The Meaning of Sacrifice On Eid-Ul-Adha
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The Meaning of Sacrifice On Eid-Ul-Adha

This year, being far away from home means that when it comes to celebrating religious events like Eid-Ul-Adha, I would be spending the whole day with my beautiful, wonderful friends–most of whom are non-Muslims–instead of with people from my community. Of course, it also meant that I had to explain to them the meaning of sacrifice on Eid-Ul-Adha.

To those unaware, Eid-Ul-Fitr and Eid-Ul-Adha are the only two important religious events that Muslims get to celebrate, and both events are rooted in historical symbolism. 

The meaning of sacrifice on Eid-Ul-Adha

~ The Meaning of Sacrifice On Eid-Ul-Adha ~

Eid-Ul-Fitr is a celebration observed after 30 days of fasting during Ramadan–a time during which we not only refuse food and water from sunrise till sunset, but also practice self-restraint in every aspect of our lives (not losing our temper, speaking kind words, not thinking bad thoughts, controlling irritation and annoyance, etc). 

And while Eid-Ul-Fitr does inspire some feelings of awe and amazement from many non-Muslims folks….Eid-Ul-Adha often inspires raised eyebrows and barely controlled horror. All because on Eid-Ul-Adha, Muslims sacrifice an animal in the name of Allah. 

Now I can understand the shock and horror surrounding the concept of animal sacrifice when it comes from vegetarians or vegans, and I suppose I can understand the same reaction from non-vegetarians to a certain degree. 

After all, the process of sacrificing the animal involves one quick swipe across the jaguar vein with a super sharp blade. It sounds horrific, gruesome…and as someone who has witnessed it in person several times, it is excruciating to watch.

What many fail to realize is that is the point. The meaning of sacrifice on Eid-Ul-Adha is both symbolic and humbling, because it serves as a reminder that an innocent life was taken to sustain our own, and we should therefore treat every living being and each of Allah’s creations with the utmost respect and compassion. For all things on this earth and in the universe belongs to Allah, and to Allah alone we will all return. 

Those of us who are non-vegetarians, we often forget that the food we eat came from an innocent creature created by God. A creature that had a life, that felt pain and happiness and suffering and joy. We do not think about the pain the animal might have felt from being killed by a stun gun when we order a chicken burger or bite into a delicious steak. 

But Islam requires us Muslims to always be hyper conscious of every blessing we have been given by Allah, including the sustenance that He has bestowed on us. And since all of these blessings came from Allah alone, we must be willing to give up those very blessings in Allah’s name whenever we are commanded to do so, for everything on heaven and earth belongs to Him only.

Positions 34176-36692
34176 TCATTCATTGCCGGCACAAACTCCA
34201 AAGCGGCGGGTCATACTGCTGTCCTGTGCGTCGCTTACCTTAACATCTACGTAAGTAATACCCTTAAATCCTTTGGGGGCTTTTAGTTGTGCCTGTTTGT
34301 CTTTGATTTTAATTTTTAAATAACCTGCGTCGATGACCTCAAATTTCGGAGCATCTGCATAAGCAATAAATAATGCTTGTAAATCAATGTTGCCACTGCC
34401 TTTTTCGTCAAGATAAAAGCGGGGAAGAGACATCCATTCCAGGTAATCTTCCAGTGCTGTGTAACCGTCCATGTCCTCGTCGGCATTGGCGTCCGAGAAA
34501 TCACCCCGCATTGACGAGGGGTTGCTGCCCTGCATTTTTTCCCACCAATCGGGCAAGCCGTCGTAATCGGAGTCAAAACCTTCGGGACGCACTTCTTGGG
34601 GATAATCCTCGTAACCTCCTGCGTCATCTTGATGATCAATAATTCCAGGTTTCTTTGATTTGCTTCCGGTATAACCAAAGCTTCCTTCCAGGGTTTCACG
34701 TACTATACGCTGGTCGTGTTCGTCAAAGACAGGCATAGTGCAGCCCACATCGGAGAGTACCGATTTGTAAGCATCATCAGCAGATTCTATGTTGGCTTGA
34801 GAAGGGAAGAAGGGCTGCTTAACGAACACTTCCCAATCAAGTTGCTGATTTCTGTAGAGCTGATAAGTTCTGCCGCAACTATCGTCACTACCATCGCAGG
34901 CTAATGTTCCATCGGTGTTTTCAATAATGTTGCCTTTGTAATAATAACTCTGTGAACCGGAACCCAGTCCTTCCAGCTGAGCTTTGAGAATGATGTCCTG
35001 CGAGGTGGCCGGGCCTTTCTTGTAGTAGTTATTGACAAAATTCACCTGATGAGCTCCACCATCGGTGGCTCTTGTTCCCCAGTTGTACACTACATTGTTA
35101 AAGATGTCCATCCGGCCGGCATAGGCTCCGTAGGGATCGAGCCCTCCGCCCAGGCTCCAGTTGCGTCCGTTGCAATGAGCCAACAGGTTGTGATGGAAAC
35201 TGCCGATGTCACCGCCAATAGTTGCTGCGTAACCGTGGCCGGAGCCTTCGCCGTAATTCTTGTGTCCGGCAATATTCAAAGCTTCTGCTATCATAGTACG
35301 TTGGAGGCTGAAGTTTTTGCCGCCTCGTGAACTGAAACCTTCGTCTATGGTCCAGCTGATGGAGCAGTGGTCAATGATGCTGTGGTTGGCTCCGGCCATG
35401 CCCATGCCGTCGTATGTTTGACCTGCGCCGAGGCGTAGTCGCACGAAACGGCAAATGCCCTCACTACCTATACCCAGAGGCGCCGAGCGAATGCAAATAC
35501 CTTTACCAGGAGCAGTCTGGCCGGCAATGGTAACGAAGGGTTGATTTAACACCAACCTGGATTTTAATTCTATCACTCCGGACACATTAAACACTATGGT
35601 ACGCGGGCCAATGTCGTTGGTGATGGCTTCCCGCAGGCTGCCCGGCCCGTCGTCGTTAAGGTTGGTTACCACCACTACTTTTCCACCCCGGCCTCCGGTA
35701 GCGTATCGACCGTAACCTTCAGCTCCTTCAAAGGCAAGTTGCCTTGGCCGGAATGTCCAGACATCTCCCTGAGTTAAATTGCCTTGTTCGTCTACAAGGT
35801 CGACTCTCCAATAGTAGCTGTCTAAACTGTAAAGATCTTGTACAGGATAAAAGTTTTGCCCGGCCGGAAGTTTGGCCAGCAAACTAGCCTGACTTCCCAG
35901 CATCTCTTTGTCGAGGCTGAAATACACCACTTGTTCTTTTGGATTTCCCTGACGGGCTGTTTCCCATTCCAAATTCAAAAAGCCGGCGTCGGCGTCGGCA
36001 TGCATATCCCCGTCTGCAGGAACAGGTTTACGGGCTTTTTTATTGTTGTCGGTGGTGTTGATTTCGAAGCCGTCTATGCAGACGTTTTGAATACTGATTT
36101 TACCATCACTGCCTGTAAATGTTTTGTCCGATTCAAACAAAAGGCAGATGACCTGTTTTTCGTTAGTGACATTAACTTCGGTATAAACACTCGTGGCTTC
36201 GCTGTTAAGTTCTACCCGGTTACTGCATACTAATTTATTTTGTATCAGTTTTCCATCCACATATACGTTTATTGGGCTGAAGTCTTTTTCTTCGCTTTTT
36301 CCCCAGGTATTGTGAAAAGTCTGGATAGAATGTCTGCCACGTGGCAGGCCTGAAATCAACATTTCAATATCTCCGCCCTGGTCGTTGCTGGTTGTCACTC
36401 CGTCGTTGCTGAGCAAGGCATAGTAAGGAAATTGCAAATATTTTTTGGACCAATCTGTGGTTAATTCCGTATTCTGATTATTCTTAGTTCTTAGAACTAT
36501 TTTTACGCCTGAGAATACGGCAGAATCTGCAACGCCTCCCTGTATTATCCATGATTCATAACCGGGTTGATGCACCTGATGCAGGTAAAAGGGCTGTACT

This willingness to sacrifice what is precious to us in Allah’s name is rooted in the story of Abraham, and how he was ready to sacrifice his own son Ismail when Allah commanded him to give up whatever was most dearest to him. Of course, he did not actually sacrifice his son–Allah sent angels to prevent that from happening and as a reward for both of their obedience and submission to Allah, they were given a sheep to sacrifice instead.

Growing up, this story always left me with a sense of awe and wonder. But having witnessed so many sacrifices over the years, and being hyper aware of where my food comes from thanks to this practice, I cannot help but question myself: would I be able to sacrifice an animal–let alone anything or anyone dear to me–in the name of God?

I do not know. 

What I do know is that I will not accept the demonizing of this practice by people who have no qualms buying and consuming meat from unsustainable farming practices. Neither will I accept the demonizing of this practice by people who believe a shocking death from a stun gun is better than a quick death from a sharp blade. 

I will especially not accept the demonizing of this practice when it serves a greater cause to the community as well–the meaning of sacrifice on Eid-Ul-Adha also includes practicing community service, because the meat from the animal slaughtered is distributed equally to the poor and needy, to your neighbors and to your family members. 

And I have seen too many happy smiles on impoverished, malnourished faces on the day of Eid-Ul-Adha whenever meat is distributed after slaughter to allow anyone to call it an act of selfishness and barbarism.

This post is part of my series, Misfit Muslim Musings. While I understand that discussions around faith can be sensitive and controversial, I also request that you remember that people are not monoliths, and engage in respectful discourse in this space.

If you liked this post, consider my previous post in this series: My Problems With Organized Religion.

The Meaning of Sacrifice On Eid-Ul-Adha



1 thought on “The Meaning of Sacrifice On Eid-Ul-Adha”

  1. I had never heard of this celebration before, thank you for sharing with us!
    When you think about it, it isn’t too different from what farm owners do- raising chicken to eat them 🤷🏽‍♀️ I love the sense of community of sharing with others 💕

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